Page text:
Tuesday, May 12, 2009

Audit finds NYISO's Private "Market Monitor" System Lacks Sufficient Independence

The functioning of wholesale electricity markets has taken on huge importance in the 15 states, including New York, that encouraged their utilities to sell their power plants so that most power must be purchased in the functionally deregulated and seriously flawed markets such as those of the NYISO. A recent audit report filed with FERC finds that the NYISO "Market Monitor" system provides insufficient independence. The "Market Monitor" is hired by the NYISO to review whether its spot markets which set the price of wholesale electricity in New York are competitive and not flawed, gamed or manipulated.

The audit faults several features of the private NYISO utility's market monitoring function, including that
  • the "independent market monitor" consultant reports to the CEO of the NYISO instead of to its Board of Directors
  • NYISO failed to consistently notify FERC and market participants on a timely basis when NYISO discovered problems in its markets
  • the NYISO "market monitor" may be subordinate to other executives involved in market design. Typically the NYISO response to gaming or manipulation has been not to seek price corrections but to change market rules going forward, with the result that no refunds are provided and market rules become so complicated few can understand them
Still pursuing its Enron-style deregulation agenda, FERC, instead of requiring all sellers to comply with Federal Power Act requirements to publicly file rates, allows wholesale electric rates to be set and changed privately. There is no public disclosure of prices demanded in the day-ahead and real time markets until months later, and even then, the identity of sellers is masked. As a result the public cannot know, for example, which seller set the market price or which sellers may be engaging in strategic tactics to raise prices, such as "hockey-stick" bidding.

FERC just assumes market prices are "just and reasonable" without public filing or review, and has approved RTO/ISO tariffs that privatize the determination whether markets are competitive. This allows the ISO, a private utility, to itself judge, through its private "market monitor" consultant, whether its markets are working. Seven years ago, the National Association of State Utility Consumer Advocates, NASUCA, adopted a resolution urging more independence of "Market Monitoring Units" ("MMUs") in situations where states had restructured:

The MMU should be an integrated part of the RTO and should be ultimately accountable to the RTO board;The head of the MMU should only be dismissed for cause and with the approval of the independent board of the RTO and the Commission....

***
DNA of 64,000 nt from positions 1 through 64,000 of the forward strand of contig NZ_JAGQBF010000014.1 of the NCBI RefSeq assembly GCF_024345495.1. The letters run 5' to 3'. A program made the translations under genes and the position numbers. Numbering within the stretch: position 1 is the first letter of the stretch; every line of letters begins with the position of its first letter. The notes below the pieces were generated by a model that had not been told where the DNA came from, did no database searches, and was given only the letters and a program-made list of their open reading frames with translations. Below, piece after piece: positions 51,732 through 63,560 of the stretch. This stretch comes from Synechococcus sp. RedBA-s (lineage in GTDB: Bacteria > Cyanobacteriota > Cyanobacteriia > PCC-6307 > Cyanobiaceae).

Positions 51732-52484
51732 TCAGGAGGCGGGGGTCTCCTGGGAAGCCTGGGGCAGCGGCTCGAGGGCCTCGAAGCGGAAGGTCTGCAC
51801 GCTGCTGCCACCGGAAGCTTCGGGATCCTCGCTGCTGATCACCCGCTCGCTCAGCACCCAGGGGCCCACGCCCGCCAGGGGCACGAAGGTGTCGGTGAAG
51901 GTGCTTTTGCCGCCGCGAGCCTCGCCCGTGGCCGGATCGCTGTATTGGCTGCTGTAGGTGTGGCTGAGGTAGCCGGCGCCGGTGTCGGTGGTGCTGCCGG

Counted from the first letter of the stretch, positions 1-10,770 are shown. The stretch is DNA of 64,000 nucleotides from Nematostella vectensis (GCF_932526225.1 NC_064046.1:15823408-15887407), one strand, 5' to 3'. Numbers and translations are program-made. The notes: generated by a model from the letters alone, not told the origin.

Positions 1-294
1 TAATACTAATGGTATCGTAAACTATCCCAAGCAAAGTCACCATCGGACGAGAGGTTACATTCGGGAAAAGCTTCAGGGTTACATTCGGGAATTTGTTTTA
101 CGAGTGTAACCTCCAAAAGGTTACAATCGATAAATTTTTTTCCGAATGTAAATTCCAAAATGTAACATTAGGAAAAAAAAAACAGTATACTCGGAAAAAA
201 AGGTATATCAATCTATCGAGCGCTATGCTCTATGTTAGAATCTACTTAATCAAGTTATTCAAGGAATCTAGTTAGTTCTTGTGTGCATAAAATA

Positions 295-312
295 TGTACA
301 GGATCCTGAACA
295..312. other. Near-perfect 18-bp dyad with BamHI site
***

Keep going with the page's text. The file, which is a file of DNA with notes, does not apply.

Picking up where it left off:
After an incident involving independence of the market monitor in the PJM region, FERC, in its Order 719, issued in October 2008, required changes intended to strengthen the independence and role of market monitors along the lines proposed five years earlier by NASUCA. These included making market monitors accountable to and removable by the RTO/ISO Board of Directors, instead of the management of the entity.

After a series of incidents involving delayed action on gaming and failures of the NYISO markets, the new audit report faults the NYISO "Market Monitoring Unit" for a lack of structural and operational independence now required by Order 719.

As stated in the FERC Order accepting the audit report, which covered a period ending January 2009
Several provisions of the NYISO Market Monitoring Plan require the MMU to be responsive to NYISO’s Chief Executive Officer (CEO). Specifically, the Market Monitoring Plan requires the MMU to act at the direction of the CEO. It also subjects the MMU to the management oversight of the CEO in retaining consultants and other experts and in developing and implementing methods, procedures, staffing and other resources for meeting the objectives of its Market Monitoring Plan. The Report notes that while the Market Monitoring Plan calls for the MMU to be responsible to the CEO, the audit revealed that the head of the MMU was reporting to the Vice President of Market Structures. This raises a potential conflict because the Vice President of Market Structures also has responsibility for market design. The Report found that this is inconsistent with the Market Monitoring Plan and Order No. 719, which requires MMUs to report to the Board of Directors, rather than management, to give them the separation needed to foster independence.
For more on the NYISO see New York State Assembly Committees to Hold Hearings on NYISO Wholesale Electricity Pricing; Data Discredits NYISO and PSC Defense of Spot Market Rate Demands; 12% of Bids Exceed $900.

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